Nunavut MLA makes a pitch for better marine infrastructure
It's about "protecting lives and property in our smaller communities,” says Tununiq MLA Joe Enook
Tununiq MLA Joe Enook is up in arms about the lack of marine infrastructure in Pond Inlet.
That’s after a storm swept through Pond Inlet in August, causing thousands of dollars worth of damage to boats and hunting equipment.
“I have been raising concerns about the lack of adequate marine infrastructure in Pond Inlet since the day I was elected to serve the people of Tununiq,” Enook said in the legislative assembly Sept. 6.
In 2011 marine infrastructure was the main talking point in a Pond Inlet by-election that Enook captured with about 60 per cent of the vote.
Enook, who hasn’t yet announced his candidacy for the Oct. 28 territorial election, said he wants to “work with the Government of Nunavut and the federal government to identify a practical and affordable solution,” to the issue of basic marine infrastructure.
“If we’re willing to commit a quarter-billion dollar airport project for Iqaluit, we should also be willing to commit to protecting lives and property in our smaller communities,” Enook said in a member’s statement.
Enook went on to quiz transportation minister Peter Taptuna, saying he eventually wants a small craft harbour or docking facility.
“To ensure that we aren’t in an emergency every summer, what is the department doing to solve this problem?” Enook asked.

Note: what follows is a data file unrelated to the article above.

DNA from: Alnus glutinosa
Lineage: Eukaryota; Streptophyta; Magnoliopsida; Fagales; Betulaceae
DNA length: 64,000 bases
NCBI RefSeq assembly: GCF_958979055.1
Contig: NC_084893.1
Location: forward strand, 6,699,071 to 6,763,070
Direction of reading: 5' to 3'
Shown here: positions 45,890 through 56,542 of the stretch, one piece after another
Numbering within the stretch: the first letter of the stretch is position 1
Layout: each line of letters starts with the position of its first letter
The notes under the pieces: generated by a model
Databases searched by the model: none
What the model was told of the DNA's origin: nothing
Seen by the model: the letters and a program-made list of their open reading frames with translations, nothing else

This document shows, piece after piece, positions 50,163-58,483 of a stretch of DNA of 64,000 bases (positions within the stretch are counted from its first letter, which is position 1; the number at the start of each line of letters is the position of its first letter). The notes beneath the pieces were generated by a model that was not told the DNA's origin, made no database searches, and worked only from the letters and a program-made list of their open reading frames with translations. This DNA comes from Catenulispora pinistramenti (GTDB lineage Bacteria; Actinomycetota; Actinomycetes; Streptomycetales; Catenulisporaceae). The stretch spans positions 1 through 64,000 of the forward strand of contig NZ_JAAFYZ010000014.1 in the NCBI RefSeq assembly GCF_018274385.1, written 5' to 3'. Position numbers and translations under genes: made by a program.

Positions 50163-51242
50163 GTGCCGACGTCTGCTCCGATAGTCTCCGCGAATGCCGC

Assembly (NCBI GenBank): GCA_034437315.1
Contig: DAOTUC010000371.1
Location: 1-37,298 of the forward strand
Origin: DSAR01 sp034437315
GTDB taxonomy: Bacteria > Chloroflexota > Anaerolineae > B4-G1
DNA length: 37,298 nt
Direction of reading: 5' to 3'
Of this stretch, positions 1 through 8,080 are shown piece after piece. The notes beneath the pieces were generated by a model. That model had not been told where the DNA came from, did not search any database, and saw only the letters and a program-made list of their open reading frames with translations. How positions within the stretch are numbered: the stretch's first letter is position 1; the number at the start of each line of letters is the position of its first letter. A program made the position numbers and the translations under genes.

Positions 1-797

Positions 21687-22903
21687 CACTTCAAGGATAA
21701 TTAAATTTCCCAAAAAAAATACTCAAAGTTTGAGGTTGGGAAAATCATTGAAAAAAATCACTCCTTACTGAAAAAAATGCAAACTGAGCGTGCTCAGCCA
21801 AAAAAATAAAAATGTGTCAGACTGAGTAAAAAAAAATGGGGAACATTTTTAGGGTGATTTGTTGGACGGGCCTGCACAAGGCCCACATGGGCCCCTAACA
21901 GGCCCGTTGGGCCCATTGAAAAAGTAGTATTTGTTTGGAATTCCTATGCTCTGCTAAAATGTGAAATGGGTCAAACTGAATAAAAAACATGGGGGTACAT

Taptuna didn’t deny the problem in Pond Inlet, and said “we lack infrastructure in Nunavut, basically in all our communities, except Pangnirtung where the small craft harbour has been completed.”
But Taptuna said marine infrastructure isn’t the responsibility of the GN, but of the federal government.
However, Taptuna said this past summer his department paid for a boat launch for Pond Inlet and that “equipment for the boat launch is being delivered to Pond Inlet at this time.”
And although Enook said he is grateful for the boat launch, it is still an “inadequate solution.” He asked if Taptuna has brought the issue up with Nunavut MP Leona Aglukkaq.
Taptuna said the lack of infrastructure in Nunavut is “brought up constantly” at every federal-provincial-territorial conference, but said that the GN “cannot afford the $60 to $70 million for that type of infrastructure.”
To that, Enook said Nunavut should “try to solve it ourselves,” if the federal government isn’t going to help with the cost.
“This is one of the things, as a department with limited funding, that’s all that we are able to do,” Taptuna said.
In a minister’s statement Sept. 10 Taptuna said his department has helped 19 communities in Nunavut with $1.6 million for dock upgrades, dredging, boat launches, installation of floating docks and upgrades to sealift areas.
Taptuna said these projects “send a strong message” to the federal government and said “Nunavut is committed to allocating resources to marine infrastructure and the government of Canada must also embrace its clear mandate to make significant and sustained investments in ports and harbours which are so desperately needed in our community.”
On Sept. 9, in the legislative assembly Enook also pressed environment minister James Arreak about compensation for those who lost boats in the August storm that Enook said caused tens of thousands worth of damages.
Arreak said there is compensation available through conservation officers, and said the maximum for a claim is $10,000.
Enook said Sept. 10 in the legislative assembly that some people’s claims would add up to over $10,000 and said one hunter is facing $18,500 worth of damages.
Arreak said he encourages all beneficiaries and those with hunting licenses to apply for claims.